I just watched a great cover of Springsteen’s “The Ghost of Tom Joad” by Elvis Costello and Mumford & Sons, which they mashed up in the middle with Woody Guthrie’s “Do(ugh) Re Mi”.
Costello says early on that the combination is appropriate because both songs are about the Great Depression in the US, the dust bowl, the 1930s and ‘40s. But this is actually a mistake, one that others have made as well.
Springsteen’s “The Ghost of Tom Joad” is not really about the ‘30s and ‘40s: lines such as “highway patrol chopper comin up over the ridge” and “welcome to the new world order” place it in today’s world, or the 1990s at least.
As I read it, Tom Joad vanished at the end of The Grapes of Wrath and now, 40 or 50 years later, the singer is sitting under a bridge with the homeless and hungry, tasting the “blood and hatred in the air”, and “waiting on the ghost of Tom Joad”. By the last verse, he is no longer “waiting,” he is “with the ghost of old Tom Joad.”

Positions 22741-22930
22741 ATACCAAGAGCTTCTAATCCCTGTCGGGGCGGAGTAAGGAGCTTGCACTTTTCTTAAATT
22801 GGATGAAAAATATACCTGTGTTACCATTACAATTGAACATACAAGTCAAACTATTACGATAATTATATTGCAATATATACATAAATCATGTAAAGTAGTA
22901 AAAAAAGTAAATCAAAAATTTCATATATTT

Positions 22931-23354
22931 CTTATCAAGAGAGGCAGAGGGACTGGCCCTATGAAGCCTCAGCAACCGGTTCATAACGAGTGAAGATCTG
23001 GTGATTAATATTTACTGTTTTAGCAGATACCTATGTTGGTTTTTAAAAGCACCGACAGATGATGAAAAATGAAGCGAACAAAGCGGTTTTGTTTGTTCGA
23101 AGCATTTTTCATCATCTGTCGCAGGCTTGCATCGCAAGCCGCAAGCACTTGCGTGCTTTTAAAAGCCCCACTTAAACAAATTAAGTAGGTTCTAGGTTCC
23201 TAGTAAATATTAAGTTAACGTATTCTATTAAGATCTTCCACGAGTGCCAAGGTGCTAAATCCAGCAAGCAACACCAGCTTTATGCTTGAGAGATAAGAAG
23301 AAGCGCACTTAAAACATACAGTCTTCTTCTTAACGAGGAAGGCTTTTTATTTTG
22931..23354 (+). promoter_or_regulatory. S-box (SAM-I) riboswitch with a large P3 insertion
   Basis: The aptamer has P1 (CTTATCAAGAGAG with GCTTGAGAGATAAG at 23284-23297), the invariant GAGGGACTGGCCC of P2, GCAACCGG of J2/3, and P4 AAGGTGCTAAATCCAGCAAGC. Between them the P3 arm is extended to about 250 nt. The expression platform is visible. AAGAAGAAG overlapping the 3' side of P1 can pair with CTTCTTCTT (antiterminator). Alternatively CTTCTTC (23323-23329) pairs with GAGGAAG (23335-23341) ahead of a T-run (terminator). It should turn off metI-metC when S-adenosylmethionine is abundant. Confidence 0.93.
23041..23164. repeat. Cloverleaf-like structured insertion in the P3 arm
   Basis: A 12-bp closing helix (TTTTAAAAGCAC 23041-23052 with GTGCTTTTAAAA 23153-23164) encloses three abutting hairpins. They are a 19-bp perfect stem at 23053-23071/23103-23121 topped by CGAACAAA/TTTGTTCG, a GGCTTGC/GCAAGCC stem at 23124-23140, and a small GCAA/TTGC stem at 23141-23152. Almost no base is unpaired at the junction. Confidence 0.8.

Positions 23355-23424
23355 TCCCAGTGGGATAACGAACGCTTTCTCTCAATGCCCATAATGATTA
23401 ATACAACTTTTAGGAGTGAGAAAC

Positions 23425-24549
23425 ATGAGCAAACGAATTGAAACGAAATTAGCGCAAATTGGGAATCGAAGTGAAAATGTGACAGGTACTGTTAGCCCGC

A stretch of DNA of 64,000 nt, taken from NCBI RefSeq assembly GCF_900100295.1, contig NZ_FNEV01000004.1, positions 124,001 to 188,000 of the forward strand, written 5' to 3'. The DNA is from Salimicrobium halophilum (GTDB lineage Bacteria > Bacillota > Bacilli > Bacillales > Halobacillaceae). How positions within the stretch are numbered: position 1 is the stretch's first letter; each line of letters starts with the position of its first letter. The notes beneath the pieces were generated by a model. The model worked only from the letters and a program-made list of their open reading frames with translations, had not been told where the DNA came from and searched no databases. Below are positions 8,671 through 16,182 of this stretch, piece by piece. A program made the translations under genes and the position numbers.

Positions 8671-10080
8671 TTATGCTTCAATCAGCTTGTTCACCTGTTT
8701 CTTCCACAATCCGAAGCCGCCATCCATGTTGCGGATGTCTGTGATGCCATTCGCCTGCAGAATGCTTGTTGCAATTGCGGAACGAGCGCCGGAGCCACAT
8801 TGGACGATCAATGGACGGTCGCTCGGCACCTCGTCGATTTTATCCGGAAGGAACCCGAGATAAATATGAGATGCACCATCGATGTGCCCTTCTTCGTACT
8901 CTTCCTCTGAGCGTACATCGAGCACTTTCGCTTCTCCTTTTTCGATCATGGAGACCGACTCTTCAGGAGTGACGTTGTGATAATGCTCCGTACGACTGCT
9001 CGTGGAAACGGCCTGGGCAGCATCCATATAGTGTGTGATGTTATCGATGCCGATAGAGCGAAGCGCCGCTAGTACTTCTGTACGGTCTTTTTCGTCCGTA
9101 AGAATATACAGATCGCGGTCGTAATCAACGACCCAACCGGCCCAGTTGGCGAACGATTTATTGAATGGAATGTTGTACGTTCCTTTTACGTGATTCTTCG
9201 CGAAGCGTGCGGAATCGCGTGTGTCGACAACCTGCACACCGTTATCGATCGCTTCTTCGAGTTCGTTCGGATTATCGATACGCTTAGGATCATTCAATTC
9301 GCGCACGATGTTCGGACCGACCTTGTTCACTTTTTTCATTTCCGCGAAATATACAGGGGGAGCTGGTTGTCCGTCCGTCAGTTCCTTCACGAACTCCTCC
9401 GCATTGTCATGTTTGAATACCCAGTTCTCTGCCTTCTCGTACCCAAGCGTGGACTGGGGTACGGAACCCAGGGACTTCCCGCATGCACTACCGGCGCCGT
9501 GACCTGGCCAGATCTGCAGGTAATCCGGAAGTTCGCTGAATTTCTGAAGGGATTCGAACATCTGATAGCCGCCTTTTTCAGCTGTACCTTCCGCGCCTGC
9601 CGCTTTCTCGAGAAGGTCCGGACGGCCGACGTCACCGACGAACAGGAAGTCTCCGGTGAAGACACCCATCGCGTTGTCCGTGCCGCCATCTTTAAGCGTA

The song echoes what Tom promised Ma Joad at the end of the movie: “Wherever somebody’s strugglin to be free/ Look in their eyes Ma, you’ll see me.”
And sure enough, by the end of the song Tom Joad has appeared. Preacher Casey shows up as well. The ghost of Tom Joad is there, as he promised, with the migrants and the refugees, with all those who are poor and hungry and exploited. Their struggle for survival, and in the longer run their fight for a better world, is the same as the struggle that the Joad family went through in The Grapes of Wrath.
Maybe this is or maybe this isn’t what Springsteen and, later, Tom Morello and Pete Seeger saw in this great song. It’s what I read into it, and I think if you overlook these ideas, it’s like listening with one earphone and hearing only the treble, you miss out on the best part of the song.